Problems arose during this first year of use, but as with all new things, these problems were expected.  In the beginning of the school year, problems existed with teachers not getting class rosters on time.  Also, some students experienced issues with their schedules: multiple classes per period, holes in the middle of the day, missing classes, etc.

            Recently, teachers blamed the new system for the fall semester report cards arriving late.  In actuality, Lincoln turned in its grades on time.  The reason for the tardiness was in the district offices.

            Some of these problems were due to human error.  Counselors were not trained with the new software until a week before school started due to time constraints.

            "Anything brand new in life, there's going to be kinks," Balisi said, "...this is the first time all of us are using it."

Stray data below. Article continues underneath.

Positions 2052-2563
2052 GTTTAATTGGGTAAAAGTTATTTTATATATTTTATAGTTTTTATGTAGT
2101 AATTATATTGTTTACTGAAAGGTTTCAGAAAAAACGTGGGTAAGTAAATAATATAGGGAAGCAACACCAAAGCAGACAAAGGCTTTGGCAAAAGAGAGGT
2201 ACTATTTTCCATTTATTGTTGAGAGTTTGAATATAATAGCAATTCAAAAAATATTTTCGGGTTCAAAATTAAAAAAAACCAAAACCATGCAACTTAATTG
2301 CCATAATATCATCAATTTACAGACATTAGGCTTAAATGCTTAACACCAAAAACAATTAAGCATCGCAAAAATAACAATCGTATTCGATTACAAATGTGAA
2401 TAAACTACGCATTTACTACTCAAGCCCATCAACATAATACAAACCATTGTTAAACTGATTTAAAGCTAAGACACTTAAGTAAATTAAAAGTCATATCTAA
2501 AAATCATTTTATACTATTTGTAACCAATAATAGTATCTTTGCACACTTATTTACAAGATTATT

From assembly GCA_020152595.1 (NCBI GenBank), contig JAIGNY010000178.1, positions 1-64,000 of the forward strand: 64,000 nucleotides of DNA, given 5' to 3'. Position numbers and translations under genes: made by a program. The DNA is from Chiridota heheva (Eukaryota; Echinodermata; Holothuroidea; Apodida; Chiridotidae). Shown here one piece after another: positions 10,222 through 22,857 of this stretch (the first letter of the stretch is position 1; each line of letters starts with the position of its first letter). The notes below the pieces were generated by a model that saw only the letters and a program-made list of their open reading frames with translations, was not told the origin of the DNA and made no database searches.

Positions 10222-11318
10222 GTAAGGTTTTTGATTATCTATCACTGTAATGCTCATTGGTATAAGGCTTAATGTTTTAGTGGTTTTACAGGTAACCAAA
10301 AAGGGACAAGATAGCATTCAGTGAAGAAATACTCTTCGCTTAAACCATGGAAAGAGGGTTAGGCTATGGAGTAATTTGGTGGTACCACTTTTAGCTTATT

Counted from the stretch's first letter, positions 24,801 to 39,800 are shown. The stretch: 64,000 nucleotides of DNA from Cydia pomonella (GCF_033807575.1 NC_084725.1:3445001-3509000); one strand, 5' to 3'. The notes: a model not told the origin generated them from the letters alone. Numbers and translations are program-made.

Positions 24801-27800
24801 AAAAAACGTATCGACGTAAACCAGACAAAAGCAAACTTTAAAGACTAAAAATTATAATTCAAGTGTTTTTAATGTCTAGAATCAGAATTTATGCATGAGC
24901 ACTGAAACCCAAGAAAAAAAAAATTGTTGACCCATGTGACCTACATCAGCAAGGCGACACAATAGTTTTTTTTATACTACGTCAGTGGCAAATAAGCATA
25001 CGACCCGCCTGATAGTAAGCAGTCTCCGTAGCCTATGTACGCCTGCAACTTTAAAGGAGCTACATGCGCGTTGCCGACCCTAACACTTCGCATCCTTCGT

Although the future is promising for Synergy, counselors find it a nightmare.  “I don’t like it at all,” 12th grade counselor Betty Hom admitted.  When changing classes, several windows need to be opened.  With the previous system, “ [I could] manipulate a puzzle on one page,” Hom explained. 

            There may be problems for counselors with Synergy, but there are also positives.  Counselors can print an entire homeroom’s transcripts with one click instead of having to do it individually.

            “We [counselors] want to go back to SIS,” Hom pleaded.

Lincoln reforms discipline and community with restorative practices.